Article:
Revenue of automakers to decrease by $210B due to chip shortage
The forecast is almost double it previous projection of $110 billion in May
With no end in sight, the semiconductor chip shortage is now expected to cost the global automotive industry $210 billion in revenue in 2021, according to consulting firm AlixPartners, Qazet.az informs referring to CNBC.
The forecast is almost double it previous projection of $110 billion in May. The New York-based firm released an initial forecast of $60.6 billion in late January when the parts problem started causing automakers to cut production at plants.
“Of course, everyone had hoped that the chip crisis would have abated more by now, but unfortunate events such as the COVID-19 lockdowns in Malaysia and continued problems elsewhere have exacerbated things,” said Mark Wakefield, global co-leader of the automotive and industrial practice at AlixPartners, in a statement.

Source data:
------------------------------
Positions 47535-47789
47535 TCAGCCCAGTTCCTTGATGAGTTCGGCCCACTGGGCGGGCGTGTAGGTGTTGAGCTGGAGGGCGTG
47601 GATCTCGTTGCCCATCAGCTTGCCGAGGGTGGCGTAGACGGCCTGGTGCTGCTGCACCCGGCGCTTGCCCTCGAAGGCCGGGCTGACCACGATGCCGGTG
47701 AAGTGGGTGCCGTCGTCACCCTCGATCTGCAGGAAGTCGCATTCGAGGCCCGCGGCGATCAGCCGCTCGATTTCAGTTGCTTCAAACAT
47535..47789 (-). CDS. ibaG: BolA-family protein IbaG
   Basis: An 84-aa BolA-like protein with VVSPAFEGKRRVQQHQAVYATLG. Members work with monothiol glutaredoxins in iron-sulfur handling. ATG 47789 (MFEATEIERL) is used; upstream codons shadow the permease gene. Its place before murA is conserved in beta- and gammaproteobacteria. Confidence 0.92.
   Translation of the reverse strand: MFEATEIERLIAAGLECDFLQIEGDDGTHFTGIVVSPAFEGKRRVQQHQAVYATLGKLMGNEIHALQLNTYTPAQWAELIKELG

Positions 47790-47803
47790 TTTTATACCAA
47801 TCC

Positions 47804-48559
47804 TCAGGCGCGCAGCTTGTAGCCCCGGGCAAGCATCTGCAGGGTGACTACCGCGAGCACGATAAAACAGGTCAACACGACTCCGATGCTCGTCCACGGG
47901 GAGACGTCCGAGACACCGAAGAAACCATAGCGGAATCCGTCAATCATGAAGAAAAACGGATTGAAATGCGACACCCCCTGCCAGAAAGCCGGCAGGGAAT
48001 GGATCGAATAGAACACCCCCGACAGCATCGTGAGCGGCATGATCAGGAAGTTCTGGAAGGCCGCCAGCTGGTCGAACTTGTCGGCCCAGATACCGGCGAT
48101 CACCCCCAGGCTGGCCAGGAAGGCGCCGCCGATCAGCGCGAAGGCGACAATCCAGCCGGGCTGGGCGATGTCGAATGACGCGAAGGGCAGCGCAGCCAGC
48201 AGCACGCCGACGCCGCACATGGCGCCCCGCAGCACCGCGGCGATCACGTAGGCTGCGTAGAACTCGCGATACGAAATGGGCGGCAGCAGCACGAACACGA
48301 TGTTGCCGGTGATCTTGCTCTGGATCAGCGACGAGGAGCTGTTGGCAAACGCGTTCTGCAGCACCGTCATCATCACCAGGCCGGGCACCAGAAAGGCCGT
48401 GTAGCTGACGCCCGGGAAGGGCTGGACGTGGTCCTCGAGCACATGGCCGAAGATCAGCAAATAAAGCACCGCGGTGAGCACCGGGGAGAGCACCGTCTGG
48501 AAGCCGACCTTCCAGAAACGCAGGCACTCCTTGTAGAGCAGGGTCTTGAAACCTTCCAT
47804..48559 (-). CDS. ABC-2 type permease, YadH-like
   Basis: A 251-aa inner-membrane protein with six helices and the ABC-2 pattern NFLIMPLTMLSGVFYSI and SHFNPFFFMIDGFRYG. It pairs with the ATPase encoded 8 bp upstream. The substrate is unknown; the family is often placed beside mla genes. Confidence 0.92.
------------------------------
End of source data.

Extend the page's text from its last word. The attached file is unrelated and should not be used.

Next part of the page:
AlixPartners is now forecasting that 7.7 million units of production will be lost in 2021, up from 3.9 million in its May forecast.
The biggest hit to production occurred in the second quarter, according to Dan Hearsch, a managing director in the automotive and industrial practice at AlixPartners.
Automakers across the globe, including Ford Motor and General Motors, had warned of massive earnings cuts this year due to the chip shortage. But some, if not much, of those losses have been offset by resilient consumer demand and higher profits from record vehicle prices.